With herbicide-resistant weeds on the increase and no new chemistries on the horizon, soybean farmers — and especially no-tillers — must carefully review their weed-control options, according to a panel of four field agronomists at the recent 2003 National No-Till Conference in Indianapolis, Ind.
“Herbicide-resistant biotypes are increasing every year,” says David Lamore, senior technical service representative for Bayer CropScience at Bryan, Ohio. “You have to choose a path of least resistance.” Lamore notes that although occurrence of triazine-resistant weeds is leveling off as the use of triazine herbicides has, the appearance of resistance to other chemistries offsets this trend.
The big news is confirmation of glyphosate-resistant marestail, says Dave Ruen, Dow AgroSciences customer agronomist at Lanesboro, Minn. He says research presented at the recent meeting of the North Central Weed Science Society in St. Louis, Mo., documents the existence of resistant marestail in the Delmarva Peninsula, New Jersey, Kentucky, west Tennessee, southern Indiana and Ohio. Without sound resistance management, the new weed type could quickly spread to other areas.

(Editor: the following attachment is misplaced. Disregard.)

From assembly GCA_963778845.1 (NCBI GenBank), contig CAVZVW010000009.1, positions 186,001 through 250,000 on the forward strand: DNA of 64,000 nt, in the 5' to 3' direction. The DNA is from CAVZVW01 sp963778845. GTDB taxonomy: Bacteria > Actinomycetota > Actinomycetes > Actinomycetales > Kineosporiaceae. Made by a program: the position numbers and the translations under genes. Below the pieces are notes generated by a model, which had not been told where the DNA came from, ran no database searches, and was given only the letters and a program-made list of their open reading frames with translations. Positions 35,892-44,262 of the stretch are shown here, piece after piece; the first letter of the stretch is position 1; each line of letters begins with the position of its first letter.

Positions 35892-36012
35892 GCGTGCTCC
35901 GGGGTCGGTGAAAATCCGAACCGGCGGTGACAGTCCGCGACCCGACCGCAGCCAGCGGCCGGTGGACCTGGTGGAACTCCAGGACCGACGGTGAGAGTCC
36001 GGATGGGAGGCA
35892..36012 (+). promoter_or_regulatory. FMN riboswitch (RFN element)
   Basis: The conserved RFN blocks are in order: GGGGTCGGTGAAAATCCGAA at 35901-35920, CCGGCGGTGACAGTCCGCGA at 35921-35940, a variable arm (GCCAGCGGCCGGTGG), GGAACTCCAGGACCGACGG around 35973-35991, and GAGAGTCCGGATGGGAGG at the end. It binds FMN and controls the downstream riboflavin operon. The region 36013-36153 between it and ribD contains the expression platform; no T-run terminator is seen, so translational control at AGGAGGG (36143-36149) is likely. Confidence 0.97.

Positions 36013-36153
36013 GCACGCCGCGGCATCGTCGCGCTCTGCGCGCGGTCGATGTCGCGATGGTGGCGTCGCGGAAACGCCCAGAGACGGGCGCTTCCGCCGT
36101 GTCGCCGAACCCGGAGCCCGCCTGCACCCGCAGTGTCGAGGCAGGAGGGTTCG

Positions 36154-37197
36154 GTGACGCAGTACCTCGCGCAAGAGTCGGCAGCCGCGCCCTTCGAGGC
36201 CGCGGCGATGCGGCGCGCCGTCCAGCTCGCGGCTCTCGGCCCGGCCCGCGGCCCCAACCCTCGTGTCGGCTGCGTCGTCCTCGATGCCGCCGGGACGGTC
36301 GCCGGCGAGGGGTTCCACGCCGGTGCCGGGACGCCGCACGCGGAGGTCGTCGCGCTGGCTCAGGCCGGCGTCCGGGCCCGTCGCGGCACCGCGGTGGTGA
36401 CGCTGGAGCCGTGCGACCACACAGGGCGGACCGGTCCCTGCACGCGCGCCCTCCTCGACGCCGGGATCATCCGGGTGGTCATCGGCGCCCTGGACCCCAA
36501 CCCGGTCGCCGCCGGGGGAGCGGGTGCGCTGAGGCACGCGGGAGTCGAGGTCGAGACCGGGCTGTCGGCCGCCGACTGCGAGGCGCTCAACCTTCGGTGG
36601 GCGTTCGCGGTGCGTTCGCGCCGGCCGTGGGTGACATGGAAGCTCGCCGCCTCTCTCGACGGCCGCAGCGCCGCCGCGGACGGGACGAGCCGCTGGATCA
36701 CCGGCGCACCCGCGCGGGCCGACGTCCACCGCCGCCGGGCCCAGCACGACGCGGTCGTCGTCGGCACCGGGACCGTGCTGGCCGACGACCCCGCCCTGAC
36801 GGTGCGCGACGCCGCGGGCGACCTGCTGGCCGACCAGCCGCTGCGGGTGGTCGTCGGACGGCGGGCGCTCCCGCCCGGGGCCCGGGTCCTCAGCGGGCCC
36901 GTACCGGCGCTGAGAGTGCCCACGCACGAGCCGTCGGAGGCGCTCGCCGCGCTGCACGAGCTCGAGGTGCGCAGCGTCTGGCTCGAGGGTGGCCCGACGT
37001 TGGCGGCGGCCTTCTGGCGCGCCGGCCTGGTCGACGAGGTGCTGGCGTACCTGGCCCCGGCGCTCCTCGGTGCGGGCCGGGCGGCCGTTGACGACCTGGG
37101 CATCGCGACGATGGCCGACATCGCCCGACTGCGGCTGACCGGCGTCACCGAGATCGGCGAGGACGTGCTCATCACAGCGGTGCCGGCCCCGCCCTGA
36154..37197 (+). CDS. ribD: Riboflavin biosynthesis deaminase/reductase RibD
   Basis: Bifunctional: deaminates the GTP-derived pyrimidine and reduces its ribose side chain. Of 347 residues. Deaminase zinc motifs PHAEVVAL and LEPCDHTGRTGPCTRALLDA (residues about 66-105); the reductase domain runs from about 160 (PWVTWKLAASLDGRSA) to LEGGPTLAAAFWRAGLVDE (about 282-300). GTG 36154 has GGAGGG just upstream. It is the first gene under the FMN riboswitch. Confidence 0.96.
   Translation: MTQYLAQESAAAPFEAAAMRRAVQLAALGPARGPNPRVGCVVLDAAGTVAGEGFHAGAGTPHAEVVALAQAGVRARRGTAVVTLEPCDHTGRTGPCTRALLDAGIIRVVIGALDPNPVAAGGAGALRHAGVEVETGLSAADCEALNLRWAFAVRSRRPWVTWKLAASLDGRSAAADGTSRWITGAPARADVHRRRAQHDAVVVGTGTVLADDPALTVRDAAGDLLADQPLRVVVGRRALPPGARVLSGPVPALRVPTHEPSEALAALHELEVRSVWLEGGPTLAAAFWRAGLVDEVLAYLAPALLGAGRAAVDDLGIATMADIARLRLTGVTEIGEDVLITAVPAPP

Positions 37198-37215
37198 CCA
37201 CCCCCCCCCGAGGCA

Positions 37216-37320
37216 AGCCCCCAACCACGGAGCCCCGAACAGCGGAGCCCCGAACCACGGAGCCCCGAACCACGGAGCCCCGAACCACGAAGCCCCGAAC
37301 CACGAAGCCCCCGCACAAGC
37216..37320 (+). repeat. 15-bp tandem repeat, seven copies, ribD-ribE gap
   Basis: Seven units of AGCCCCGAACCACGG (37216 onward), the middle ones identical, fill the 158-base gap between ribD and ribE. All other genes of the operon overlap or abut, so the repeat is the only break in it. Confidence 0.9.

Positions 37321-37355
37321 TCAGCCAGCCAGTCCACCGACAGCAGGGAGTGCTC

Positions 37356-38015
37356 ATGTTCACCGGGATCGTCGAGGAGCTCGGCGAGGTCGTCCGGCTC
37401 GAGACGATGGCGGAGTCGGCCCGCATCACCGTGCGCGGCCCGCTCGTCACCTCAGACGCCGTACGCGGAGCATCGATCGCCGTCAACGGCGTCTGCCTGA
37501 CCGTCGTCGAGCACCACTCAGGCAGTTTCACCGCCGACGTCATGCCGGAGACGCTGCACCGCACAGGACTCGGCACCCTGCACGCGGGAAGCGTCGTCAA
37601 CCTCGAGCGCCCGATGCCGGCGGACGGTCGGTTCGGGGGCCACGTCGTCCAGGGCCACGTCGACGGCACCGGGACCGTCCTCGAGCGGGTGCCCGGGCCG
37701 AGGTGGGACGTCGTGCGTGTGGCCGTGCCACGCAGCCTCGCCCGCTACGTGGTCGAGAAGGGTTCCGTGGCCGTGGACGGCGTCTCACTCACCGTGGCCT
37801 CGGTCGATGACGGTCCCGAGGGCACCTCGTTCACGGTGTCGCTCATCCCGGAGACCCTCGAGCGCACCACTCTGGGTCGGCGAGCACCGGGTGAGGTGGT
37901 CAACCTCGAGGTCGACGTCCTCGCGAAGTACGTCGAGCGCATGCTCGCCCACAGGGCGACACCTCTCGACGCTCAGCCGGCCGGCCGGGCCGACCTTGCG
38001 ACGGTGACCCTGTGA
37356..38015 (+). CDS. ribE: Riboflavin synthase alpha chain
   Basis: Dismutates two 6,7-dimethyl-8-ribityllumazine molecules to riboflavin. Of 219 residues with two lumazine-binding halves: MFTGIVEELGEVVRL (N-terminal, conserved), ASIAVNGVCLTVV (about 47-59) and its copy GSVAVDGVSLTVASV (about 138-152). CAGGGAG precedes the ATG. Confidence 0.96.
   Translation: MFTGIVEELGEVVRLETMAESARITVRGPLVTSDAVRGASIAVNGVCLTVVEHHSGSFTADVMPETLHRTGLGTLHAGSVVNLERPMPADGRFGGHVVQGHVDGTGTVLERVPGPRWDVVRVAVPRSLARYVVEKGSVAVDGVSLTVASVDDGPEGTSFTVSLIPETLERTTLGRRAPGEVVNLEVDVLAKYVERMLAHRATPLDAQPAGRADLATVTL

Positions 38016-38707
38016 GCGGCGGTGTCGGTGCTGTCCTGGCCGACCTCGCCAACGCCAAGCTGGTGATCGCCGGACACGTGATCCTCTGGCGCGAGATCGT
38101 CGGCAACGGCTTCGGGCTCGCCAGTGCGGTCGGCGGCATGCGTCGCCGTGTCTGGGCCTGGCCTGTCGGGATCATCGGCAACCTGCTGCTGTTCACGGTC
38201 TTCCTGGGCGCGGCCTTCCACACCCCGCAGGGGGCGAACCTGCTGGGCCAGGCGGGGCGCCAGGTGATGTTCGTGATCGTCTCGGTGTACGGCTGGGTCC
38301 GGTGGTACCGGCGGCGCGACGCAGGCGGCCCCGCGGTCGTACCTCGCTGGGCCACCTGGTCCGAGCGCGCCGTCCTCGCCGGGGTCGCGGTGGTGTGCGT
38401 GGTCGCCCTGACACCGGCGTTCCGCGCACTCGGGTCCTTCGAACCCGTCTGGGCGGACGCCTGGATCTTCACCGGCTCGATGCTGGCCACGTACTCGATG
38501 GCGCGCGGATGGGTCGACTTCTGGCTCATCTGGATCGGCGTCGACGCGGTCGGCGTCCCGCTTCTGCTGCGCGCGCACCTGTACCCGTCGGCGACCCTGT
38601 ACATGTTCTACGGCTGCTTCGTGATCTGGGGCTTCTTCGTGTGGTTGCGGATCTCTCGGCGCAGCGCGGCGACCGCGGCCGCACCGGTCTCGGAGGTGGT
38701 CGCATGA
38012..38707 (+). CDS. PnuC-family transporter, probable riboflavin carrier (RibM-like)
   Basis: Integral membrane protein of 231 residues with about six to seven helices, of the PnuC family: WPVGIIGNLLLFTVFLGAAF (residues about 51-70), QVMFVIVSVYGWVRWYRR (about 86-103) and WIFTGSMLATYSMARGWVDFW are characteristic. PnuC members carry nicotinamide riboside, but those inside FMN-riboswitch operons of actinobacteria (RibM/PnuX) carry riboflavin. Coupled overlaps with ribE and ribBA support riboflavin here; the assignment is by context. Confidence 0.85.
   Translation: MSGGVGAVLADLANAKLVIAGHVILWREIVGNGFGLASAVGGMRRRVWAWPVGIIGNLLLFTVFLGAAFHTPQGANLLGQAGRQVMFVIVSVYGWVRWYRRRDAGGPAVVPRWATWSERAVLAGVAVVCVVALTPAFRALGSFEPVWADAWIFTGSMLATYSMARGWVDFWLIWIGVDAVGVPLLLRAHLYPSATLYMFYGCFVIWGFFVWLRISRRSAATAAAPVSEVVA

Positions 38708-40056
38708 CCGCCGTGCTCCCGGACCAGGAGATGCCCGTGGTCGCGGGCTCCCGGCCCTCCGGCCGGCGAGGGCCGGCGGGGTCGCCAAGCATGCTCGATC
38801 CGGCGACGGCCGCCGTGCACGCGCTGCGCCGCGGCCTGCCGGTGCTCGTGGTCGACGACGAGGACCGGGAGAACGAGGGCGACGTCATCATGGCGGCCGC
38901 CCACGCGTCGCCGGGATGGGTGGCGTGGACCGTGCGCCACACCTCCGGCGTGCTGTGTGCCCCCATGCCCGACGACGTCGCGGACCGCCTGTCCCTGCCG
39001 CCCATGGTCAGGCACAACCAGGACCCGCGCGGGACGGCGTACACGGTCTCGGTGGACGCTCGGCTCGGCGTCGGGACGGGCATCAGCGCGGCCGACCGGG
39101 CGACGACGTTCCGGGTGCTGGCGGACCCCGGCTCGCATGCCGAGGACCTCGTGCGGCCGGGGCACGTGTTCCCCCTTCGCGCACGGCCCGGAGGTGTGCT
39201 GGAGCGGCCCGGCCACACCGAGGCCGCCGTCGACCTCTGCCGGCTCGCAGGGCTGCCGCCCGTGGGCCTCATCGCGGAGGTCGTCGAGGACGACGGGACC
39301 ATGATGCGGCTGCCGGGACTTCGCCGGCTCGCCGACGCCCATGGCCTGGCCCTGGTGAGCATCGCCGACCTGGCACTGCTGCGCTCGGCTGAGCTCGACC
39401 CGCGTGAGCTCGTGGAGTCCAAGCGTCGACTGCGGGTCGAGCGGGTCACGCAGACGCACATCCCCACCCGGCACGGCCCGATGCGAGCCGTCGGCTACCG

“Glyphosate has been used on tens of millions of acres, both as a burndown and in-crop,” Ruen says. “Now we’re seeing a pattern of resistance developing similar to the ALS inhibitors.” Lambsquarters, another problem weed in Roundup…